Oct 24, 2020 News
Minister of Natural Resources, Vickram Bharrat, has disclosed that the PPP/C Administration is acutely aware of the importance of real-time monitoring of oil production in the Stabroek Block, hence discussions have already started towards this end with American oil giant, ExxonMobil. The Minister made this revelation during a telephone interview with Kaieteur News yesterday.
During the call, the official was asked to provide an update on the government’s progress on this matter. Minister Bharrat said, “We are moving ahead with this. It entails a fire optic cable coming to shore from the operations so that we can set up a data room for the remote monitoring of the production. I would love to see that coming on board as soon as possible.”
Further to this, Minister Bharrat was asked to say if the Guyana Telephone and Telegraph (GTT) would still be responsible for bringing the cable for the project as this is what was planned by the previous regime. Minister Bharrat said he would not be able to speak on that front but what he is aware of, is that ExxonMobil is responsible for bringing the cable. When the project gets underway, the official said that Guyanese, especially those connected to the Department of Energy, would be partaking in the process to ensure the transfer of skills as it relates to monitoring the data room.
Quizzed to say who are the parties involved in the current talks and whether there is an international contractor already in play, Minister Bharrat said, “No, for now it is just discussions between the government and ExxonMobil.”
For more than five years, Kaieteur News would have highlighted the importance of real-time monitoring of oil production while referencing examples of countries around the world that ensure such systems are in place to protect the people’s patrimony. One country which this newspaper has showcased in this regard is the Kingdom of Saudi Arabia.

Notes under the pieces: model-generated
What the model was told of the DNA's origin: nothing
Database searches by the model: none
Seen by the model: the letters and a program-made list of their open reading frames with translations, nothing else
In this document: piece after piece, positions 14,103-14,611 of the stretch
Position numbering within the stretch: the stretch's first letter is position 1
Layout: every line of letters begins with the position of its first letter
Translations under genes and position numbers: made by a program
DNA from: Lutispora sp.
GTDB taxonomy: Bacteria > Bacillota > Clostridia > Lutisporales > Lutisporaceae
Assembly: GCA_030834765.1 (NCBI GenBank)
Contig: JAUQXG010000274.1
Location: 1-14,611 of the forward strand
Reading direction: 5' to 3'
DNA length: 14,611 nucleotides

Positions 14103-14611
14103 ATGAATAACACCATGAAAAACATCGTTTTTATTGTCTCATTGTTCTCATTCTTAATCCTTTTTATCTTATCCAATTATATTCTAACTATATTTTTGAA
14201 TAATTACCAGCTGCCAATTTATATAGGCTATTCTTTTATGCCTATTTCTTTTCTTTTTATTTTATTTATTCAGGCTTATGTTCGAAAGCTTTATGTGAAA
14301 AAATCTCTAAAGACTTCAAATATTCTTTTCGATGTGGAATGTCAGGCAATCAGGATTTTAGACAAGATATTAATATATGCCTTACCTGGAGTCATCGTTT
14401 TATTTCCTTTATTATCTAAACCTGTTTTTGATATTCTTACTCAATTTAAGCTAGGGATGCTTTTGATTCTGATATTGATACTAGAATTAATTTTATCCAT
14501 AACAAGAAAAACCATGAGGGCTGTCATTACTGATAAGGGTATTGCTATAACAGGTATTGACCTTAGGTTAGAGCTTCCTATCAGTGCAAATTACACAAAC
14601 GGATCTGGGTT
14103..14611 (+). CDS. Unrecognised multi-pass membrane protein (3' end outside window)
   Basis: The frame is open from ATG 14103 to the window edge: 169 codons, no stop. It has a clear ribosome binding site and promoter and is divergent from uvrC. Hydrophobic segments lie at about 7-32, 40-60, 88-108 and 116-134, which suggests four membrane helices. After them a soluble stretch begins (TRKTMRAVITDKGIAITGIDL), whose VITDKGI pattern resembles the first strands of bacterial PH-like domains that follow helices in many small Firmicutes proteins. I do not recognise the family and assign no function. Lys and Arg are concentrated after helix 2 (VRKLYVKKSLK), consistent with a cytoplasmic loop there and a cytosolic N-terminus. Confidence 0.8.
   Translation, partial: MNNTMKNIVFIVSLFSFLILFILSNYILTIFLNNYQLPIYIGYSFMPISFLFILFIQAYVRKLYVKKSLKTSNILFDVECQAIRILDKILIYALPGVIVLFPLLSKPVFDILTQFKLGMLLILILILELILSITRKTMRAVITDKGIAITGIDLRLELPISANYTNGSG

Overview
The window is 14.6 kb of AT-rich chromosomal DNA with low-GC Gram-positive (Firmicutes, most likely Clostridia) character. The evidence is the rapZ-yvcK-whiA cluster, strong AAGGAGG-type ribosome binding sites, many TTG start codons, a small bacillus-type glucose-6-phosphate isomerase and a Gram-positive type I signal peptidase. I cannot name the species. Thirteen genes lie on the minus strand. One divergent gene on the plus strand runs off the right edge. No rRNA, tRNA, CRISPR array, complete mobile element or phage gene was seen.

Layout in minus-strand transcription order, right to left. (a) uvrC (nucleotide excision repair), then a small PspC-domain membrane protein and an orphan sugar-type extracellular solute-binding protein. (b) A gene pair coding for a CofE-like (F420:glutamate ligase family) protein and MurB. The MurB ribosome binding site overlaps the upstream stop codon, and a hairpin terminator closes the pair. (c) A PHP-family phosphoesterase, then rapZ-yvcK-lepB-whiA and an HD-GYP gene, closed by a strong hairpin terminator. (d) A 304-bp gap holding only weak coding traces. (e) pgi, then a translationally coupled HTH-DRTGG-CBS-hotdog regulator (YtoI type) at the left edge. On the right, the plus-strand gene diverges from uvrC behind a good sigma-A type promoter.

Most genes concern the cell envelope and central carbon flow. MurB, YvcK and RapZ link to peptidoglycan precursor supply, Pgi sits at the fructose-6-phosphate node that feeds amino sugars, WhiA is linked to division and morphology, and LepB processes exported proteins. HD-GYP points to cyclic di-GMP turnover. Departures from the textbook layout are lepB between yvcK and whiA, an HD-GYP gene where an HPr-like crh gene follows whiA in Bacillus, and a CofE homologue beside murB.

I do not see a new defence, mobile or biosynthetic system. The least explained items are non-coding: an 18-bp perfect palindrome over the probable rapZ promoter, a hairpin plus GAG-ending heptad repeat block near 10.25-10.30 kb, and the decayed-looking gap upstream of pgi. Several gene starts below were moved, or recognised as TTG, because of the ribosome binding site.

The custodian of the Kingdom’s petroleum is the National Oil Company (NOC) of Saudi Arabia, Saudi Aramco.
In a 2008 CBS: 60 Minutes documentary, Journalist Lesley Stahl was given a tour of Saudi Aramco’s command centre by its former Chief Executive Officer (CEO), Abdullah Juma’ah. He described it as the nerve centre of the company’s operations; a room with a 220-ft digital screen, where engineers scrutinize and analyze every aspect of the company’s operations.
“Every facility in the Kingdom, every drop of oil that comes from the ground is monitored in real-time in this room, and we have control of each and every facility, each and every pipeline, each and every valve in the pipeline. And therefore, we know exactly what is happening in the system from A to Z,” Juma’ah explains.
In Guyana’s case, the need for real-time monitoring with the use of the latest technology has been expressed ad nauseam since the Production Sharing Agreement (PSA) with ExxonMobil for the Stabroek block contains zero provisions regarding the nation’s rights to monitor readings of its petroleum and gas. In fact, the International Monetary Fund (IMF) has said on several occasions that Guyana should invest in the latest technology that would record accurate measurements of the quantity being extracted and exported by ExxonMobil and its partners. It emphasized that this technology is necessary to ensure proper reconciliation of readings submitted by the oil companies versus what the State has recorded. Kaieteur News understands that it paves the way for early detection of production loss that could cost the State billions of dollars in revenue.
Furthermore, the IMF had said that if Guyana makes use of the latest technology, accurate meter reading of the oil can be conveyed to the Guyana Revenue Authority’s customs department, therefore eliminating the need for a permanent or regular presence of customs officers during the oil lifting operations.
While the use of the latest technology will bring immense benefits, the IMF stressed that GRA’s Customs Department should not relinquish its right to make visits to the Liza Destiny, Guyana’s first Floating Production Storage and Offloading (FPSO) vessel. In fact, the international agency said that Customs officers should visit the FPSO from time to time to ensure that agreed procedures are being adhered to by ExxonMobil as well as to assert Guyana’s sovereignty over FPSO operations.
The IMF reminded that the FPSO is a significant component of the Liza Phase One development which involves four undersea drill centers with 17 production wells. It has a production capacity up to 120,000 barrels of oil per day and an overall storage volume of 1.6 million barrels.
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